1. ap statement that the assumptions need not be correct. i think that's really ridiculous. of course you can claim just about anything, but they will be as much random rambling as they are theories. Faulty assumptions lead to fantasies, not theories.

    if you claim that the assumption doesn't have to be correct, why did we bother picking on various gov't statements etc, on this very space for the last few months (or a year, yes :D). afterall, they have their own assumptions to make for bold prediction, and well, they don't have to be correct, right?

    2. the assumption that people are rational, but yes, that can go into its own post.

  21. and well, roby, preferences come from needs. very simple.

  22. Rationality isn't actually a bad assumption for many applications. It is a simplification for sure, but also can lead to very clean results (which don't deviate too much from "reality") -- something which bounded rationality doesn't generally give you...

    I believe many economists (and their students) are brainwashed into thinking that rationality is the only way to go. I have seen many finite game models where rationality seems to complicate things more than anything else. (Experiment: see who is more successful at playing the prisoner's dilemma game, a group of economics or non-economics students :))

    Another plus for rationality is that economists don't bother spending too much time on philosophising on the inner workings of the mind -- something a psychologist friend really loved the idea of.

    It's just a matter of using the right tool for the job!

    Maybe I just need to get back to college, great post BTW :)

  23. T/S: given that the assumptions aren't required to be correct, i can make three gazillions statement to be right.

    AP: you may, but necessarily that you are able to -- in the sense of making your building blocks of assumptions consistent with your theory and what it predicts.

    take the extreme situation. let's say that the the neoclassical assumptions that people are rational (complete, transitive and non-satiated) is incorrect. nevertheless, the theory predicts that when the price of a good increases, compared with other goods and everything else constant, people will demand for less. true, it may not be correct all the time. but it predicts human behavior very well. not perfectly, but still very well.

    now, let's say we want to assume that people are altruistic, not selfish, and many other 'ideal' assumptions. we can give thousands arguments why it is so. but can we make a good model of human behavior based on those assumptions?

    but then, we can reverse the question. if the theory predicts human behavior very well, how true must the assumptions be?

  24. I had this very discussion with an economist after complaining about this post and they offered the same argument.

    But really, the difference between theorizing and storytelling is the very fundamental fact that theories have assumptions to support the statement and therefore its conclusion. a made up assumption and a theory based on made up assumption is as much fiction as it is a theory - which is why i raised the issue.

    I've no problems with the theories explaining a phenomenon. Explanation (eg. to describe the mechanics of something) is perfectly acceptable, yes. Economics is indeed very useful to understand the mechanics of things.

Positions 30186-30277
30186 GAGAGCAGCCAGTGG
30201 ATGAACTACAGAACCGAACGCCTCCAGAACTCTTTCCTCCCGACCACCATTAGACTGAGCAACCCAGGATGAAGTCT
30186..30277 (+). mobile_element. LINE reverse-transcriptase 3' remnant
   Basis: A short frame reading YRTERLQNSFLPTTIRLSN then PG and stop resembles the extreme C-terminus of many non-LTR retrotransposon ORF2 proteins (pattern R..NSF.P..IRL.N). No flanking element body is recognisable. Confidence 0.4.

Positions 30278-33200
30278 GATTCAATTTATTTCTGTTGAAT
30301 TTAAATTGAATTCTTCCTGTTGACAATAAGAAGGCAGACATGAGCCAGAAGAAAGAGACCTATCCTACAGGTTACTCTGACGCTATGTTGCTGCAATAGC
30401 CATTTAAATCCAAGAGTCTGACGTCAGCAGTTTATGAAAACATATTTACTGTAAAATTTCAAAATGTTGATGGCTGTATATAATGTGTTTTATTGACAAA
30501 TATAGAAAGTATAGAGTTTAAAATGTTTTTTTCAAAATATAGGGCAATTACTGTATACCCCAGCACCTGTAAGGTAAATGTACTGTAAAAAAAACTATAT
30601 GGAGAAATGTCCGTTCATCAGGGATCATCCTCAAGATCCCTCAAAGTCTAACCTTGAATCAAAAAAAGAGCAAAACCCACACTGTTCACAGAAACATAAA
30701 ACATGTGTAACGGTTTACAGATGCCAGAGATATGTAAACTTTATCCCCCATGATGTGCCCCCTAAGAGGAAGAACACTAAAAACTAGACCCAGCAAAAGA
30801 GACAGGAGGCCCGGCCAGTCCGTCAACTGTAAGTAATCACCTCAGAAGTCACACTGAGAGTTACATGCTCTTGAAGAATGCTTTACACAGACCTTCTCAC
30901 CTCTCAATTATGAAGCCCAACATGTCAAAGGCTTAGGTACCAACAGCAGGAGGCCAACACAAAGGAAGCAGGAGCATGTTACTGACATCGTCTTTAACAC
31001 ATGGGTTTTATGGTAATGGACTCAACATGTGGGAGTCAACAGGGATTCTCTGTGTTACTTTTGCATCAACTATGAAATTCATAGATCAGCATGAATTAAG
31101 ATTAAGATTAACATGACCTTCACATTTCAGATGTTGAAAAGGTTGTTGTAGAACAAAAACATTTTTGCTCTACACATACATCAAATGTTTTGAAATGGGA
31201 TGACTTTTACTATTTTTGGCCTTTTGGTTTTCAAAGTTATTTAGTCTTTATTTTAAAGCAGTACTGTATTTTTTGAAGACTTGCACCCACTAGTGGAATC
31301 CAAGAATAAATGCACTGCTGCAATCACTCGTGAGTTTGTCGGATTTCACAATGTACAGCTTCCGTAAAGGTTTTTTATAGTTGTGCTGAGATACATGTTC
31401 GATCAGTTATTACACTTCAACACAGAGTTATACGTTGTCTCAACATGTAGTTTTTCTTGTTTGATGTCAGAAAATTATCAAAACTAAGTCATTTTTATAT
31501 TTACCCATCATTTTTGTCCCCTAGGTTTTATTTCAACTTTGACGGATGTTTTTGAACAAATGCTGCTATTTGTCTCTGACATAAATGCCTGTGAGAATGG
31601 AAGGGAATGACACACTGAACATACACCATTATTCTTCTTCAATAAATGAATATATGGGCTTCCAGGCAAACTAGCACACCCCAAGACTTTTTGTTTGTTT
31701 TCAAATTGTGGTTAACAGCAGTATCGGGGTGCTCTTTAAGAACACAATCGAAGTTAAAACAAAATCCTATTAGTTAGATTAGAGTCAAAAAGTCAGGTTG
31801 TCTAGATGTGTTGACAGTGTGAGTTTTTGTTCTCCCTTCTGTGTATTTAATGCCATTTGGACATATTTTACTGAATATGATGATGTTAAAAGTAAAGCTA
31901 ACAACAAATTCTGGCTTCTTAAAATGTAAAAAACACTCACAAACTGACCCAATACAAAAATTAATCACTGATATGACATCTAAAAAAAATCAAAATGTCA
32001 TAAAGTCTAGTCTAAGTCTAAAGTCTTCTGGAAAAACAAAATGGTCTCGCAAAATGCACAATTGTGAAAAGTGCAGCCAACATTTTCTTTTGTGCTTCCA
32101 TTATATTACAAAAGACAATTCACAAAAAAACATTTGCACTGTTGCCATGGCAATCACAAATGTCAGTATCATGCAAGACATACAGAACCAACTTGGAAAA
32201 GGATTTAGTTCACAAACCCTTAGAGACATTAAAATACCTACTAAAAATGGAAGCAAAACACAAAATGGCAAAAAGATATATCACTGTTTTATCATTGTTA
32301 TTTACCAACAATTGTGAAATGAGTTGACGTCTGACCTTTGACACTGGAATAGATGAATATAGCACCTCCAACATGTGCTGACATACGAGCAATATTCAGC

It is the predictive qualities of these that i am questioning (again particularly with the dismissal of correct assumptions).

    As i mentioned in the email, i find the theories to be acceptable and reasonable when it deals with the basics (eg. basic needs), as you well pointed out, it works in the neoclassical sense.

    but soon as you take the limitation (of basic needs) out and you apply the same stuff in a bigger pond with no obvious limit, then the predictive qualities fall apart.

    This is very much so because the assumptions NEED to be correct. In a bigger environment (and thus bigger models), it is harder to provide for reliable facts (and therefore to have the assumptions).

    Again, my issues there are with the need of the assumptions to be correct (and how it affects the predictive quality of the theory).

    In a neoclassical sense as you mentioned, if you measure apple and oranges according to their needs and therefore instead of having preference, you have the qualities to which consuming the said items fulfills certain needs, then we will have no issues about assuming the rationalities of the decision. It simply illustrate the degree of which certain items satisfy certain needs.

    then we can go full circle and respond to Roby why Preference comes from Need.

  25. i don't think the theory has any predictive power for human behavior at all. if we have the ability to predict then we should be filthy rich already by predicting stock prices.

    we don't even have a complete explanation yet for some *theoretical* problems such as the ultimatum game; not to mention predicting real cases (i can easily give a large number of cases where rational assumption can fail).

    treespotter - your explanation is ok. however, it is still problematic. first, i don't think it can explain (in non-trivial way) the variation in preferences. i need to eat, and i prefer pempek. so you still need to explain why pempek, not ketoprak. of course you can say you need pempek, but i don't really know what that means.
    so it's not clear how need translates to preferences

    on the other hand, the need explanation has a stint of functionality argument which is problematic because of its post-factum nature; you can explain anything away by need, so it's not really helpful.

    i tend to aggree with aco, preference arises from constraint. or, in my lingo, structure; although structure can enable *and* constraint.

    a.p:"if the theory predicts human behavior very well, how true must the assumptions be?"

    try to look at the papers about social outcomes in physics journals. their models fit the data well (not predicting anything though); but most of them are silly models (arise from silly assumptions). the thing is that the mapping from assumption/mechanism to outcome is many to one.

    anyway, two general comments: